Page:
The bleak and forbidding future?
For all the talk of 'fat cat lawyers' (e.g. The Sun), the reality is that legally-aided work is becoming an area in which many lawyers cannot afford to work if they are to make a reasonable living - see Left Foot Forward (25th March 2012) and Francis Fitzgibbon QC's Nothing Like the Sun blog.. This is particularly true for younger lawyers who have yet to build their legal practises. None of this augers well for the longer term future of access to justice and the rule of law in our country - see the views expressed recently by Lord Neuberger. In the fullness of time, it is also likely to lead to economic losses due to eventual diminution of that legal excellence which attracts litigants into England and Wales because of the high quality of representation available here. In a word, the future is BLEAK: a rich man's world and to the devil with the have-nots.
Yes, there are some problem areas and the earnings of a relatively small number of particularly capable lawyers have been high but the constant attack on access to justice must not be allowed to continue. It is no use saying this is someone else's problem since none of us can know when we may need it and, if and when that happens, why should the best representation - (if any is left)- only be possible for the wealthy?
A particularly good post on the cuts is Karl Turner MP - Criminal Bar Association. This is a MUST read on this subject.
ooo ----- ooo
Worrying trends No. 1 ~ Lawyers as Gate keepers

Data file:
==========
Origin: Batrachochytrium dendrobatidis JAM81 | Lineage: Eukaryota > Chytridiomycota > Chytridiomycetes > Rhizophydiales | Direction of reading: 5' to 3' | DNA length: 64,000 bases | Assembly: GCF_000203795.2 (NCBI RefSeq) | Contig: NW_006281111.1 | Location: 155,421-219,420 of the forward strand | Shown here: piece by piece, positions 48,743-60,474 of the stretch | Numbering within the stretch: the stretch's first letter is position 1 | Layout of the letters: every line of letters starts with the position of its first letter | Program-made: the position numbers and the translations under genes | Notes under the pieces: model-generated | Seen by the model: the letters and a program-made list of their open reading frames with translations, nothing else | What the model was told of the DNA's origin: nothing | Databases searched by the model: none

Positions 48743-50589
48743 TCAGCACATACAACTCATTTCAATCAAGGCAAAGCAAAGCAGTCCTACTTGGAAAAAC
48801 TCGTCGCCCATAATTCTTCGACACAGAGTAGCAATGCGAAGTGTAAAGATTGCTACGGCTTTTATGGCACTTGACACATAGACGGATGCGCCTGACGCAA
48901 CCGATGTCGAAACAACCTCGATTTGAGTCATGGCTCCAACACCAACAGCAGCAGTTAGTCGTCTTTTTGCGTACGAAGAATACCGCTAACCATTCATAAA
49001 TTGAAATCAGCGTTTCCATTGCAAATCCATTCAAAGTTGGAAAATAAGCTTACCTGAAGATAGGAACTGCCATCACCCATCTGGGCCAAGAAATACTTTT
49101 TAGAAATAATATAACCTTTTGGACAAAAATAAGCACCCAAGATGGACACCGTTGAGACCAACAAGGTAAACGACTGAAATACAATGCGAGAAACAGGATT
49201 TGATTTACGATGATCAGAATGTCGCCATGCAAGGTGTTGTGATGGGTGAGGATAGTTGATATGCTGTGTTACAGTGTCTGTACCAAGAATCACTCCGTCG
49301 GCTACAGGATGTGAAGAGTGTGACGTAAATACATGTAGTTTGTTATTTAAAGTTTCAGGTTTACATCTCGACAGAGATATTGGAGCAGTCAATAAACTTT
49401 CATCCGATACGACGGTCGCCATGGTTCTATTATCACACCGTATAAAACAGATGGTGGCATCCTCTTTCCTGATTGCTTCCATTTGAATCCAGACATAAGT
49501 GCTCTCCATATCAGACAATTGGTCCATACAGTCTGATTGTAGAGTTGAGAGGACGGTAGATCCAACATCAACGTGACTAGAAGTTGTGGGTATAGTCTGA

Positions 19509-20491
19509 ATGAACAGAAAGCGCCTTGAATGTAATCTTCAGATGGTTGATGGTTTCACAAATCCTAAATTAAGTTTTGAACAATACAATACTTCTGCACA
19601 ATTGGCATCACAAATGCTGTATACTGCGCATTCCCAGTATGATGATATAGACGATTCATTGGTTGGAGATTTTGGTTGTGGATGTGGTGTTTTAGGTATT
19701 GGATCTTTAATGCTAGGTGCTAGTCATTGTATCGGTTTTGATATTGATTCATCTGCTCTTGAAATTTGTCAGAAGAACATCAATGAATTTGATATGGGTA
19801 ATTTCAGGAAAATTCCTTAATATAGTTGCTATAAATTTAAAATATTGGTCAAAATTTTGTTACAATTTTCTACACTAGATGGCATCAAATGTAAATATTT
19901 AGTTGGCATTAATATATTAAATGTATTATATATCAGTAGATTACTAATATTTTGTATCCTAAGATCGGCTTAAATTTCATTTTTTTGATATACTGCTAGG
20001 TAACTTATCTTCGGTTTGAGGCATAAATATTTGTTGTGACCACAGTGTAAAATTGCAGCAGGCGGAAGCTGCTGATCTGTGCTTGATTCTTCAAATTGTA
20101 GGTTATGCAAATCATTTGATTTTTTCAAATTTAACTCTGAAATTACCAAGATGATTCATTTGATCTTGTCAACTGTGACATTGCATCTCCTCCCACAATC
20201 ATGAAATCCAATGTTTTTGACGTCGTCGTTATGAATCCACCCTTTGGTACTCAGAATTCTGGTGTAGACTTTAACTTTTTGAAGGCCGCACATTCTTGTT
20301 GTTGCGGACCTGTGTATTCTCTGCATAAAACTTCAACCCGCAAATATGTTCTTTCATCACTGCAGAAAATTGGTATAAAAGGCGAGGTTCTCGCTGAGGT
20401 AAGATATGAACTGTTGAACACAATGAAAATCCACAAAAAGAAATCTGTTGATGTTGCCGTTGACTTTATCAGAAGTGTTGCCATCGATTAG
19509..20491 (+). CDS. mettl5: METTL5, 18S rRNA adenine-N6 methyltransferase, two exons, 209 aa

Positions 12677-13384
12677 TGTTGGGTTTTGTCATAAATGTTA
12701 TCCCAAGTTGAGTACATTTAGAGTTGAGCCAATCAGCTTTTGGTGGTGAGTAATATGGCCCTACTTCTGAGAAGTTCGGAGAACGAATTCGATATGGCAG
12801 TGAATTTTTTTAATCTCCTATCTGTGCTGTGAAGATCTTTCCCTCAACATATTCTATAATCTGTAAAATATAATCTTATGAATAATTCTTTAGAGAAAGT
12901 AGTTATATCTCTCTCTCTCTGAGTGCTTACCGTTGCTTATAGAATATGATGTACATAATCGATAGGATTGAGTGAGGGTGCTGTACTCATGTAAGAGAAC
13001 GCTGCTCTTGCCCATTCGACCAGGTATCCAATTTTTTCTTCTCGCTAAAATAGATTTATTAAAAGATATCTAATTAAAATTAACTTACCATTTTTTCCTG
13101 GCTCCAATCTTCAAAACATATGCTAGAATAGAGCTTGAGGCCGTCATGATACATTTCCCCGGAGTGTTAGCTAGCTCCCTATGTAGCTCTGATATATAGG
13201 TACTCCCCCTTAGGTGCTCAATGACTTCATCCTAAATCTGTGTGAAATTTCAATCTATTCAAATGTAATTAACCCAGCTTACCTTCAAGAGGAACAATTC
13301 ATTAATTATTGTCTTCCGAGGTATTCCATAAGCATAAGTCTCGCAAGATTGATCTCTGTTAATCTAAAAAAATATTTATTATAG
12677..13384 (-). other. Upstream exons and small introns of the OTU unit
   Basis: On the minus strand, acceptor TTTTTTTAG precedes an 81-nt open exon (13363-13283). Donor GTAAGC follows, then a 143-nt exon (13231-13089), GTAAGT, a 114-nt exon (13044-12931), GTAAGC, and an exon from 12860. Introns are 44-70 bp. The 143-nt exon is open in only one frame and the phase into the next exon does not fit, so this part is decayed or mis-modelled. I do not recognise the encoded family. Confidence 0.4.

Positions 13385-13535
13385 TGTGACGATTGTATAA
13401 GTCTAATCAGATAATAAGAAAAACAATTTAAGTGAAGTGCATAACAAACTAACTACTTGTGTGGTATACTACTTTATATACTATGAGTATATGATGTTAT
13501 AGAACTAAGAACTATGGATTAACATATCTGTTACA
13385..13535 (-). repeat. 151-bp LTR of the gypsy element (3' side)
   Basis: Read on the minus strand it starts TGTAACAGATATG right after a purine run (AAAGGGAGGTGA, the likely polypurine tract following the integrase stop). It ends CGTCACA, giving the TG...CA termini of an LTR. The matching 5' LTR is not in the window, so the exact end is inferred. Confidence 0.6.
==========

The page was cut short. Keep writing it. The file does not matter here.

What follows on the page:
Worrying trends No. 2 ~ Open Justice Assailed
Worrying trends No. 3 ~ Upholding the Queen's Peace
Worrying trends No. 4 ~ Strip searches of the young
The Competitive tendering timetable:
April 2013 - 8 week consultation on further reforms to legal aid - including price competition in criminal legal aid
Tender opens in competition areas: Autumn 2013
First contracts go live: Autumn 2014
The cuts to legal aid are also impacting adversely on the general availability of advice - The Guardian 11th March 2013. Cuts to legal aid are forcing the closure of almost a third of Shelter's housing advice centres and compelling the Red Cross to abandon its assistance for family reunions, the organisations claim. The decision to close down nine Shelter offices across England this month, with the loss of 80 to 100 jobs, is blamed on the withdrawal of funding for legal advice and representation for routine housing claims from 1 April this year. The British Red Cross says the cuts will force it to withdraw expert help to those trying to bring their children into the United Kingdom to escape violence or persecution abroad and has condemned the government's economies as an assault on "family life". Citizen Advice Bureaux are also sending out redundancy notices.